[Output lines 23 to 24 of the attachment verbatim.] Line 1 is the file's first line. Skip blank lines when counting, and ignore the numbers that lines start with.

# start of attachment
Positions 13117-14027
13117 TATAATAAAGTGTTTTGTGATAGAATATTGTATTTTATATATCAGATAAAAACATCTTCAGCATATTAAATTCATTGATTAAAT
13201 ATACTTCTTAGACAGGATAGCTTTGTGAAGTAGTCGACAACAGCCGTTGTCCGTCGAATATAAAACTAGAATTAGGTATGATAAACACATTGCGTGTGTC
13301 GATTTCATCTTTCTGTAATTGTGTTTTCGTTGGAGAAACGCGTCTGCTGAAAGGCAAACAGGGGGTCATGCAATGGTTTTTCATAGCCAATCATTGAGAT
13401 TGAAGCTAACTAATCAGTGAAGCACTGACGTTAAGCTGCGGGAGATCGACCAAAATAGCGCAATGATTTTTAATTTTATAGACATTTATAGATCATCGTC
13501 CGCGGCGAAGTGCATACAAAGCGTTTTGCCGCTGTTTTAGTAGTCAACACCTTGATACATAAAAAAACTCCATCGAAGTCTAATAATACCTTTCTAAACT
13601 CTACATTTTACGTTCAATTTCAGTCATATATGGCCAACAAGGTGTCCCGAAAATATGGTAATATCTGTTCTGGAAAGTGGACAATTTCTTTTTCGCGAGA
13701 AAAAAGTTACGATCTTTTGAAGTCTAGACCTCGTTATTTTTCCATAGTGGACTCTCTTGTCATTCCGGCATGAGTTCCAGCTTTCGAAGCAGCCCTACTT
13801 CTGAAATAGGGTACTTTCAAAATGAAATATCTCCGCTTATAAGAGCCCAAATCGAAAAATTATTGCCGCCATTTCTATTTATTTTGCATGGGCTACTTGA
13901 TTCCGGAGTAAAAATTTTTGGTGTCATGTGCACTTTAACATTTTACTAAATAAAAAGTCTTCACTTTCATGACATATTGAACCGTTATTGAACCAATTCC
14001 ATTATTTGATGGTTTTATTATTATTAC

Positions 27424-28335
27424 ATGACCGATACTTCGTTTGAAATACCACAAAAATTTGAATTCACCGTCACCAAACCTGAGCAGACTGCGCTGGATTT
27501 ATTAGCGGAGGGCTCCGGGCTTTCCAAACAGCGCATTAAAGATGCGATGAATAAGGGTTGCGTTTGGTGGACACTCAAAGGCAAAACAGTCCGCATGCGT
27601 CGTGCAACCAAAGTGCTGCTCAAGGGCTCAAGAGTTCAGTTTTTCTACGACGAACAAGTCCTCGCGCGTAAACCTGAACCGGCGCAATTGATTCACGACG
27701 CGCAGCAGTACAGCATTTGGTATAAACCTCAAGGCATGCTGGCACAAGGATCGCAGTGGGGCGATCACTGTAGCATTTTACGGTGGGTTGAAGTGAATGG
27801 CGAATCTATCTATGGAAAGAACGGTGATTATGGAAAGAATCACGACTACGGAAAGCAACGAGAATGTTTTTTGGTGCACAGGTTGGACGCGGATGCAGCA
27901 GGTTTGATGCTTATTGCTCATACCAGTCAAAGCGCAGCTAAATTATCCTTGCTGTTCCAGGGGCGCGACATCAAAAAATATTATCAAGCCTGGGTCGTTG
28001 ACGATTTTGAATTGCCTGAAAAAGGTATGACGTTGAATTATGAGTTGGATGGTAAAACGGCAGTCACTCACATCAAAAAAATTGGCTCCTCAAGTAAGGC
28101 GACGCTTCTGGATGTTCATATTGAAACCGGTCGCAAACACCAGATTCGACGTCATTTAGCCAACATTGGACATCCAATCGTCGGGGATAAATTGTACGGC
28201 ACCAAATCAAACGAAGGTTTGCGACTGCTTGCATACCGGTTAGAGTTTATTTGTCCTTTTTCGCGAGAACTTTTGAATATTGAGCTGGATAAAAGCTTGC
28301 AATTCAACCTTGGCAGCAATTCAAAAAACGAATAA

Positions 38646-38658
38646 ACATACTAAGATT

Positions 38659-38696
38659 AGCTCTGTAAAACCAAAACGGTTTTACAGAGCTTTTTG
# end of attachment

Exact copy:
Positions 38646-38658
38646 ACATACTAAGATT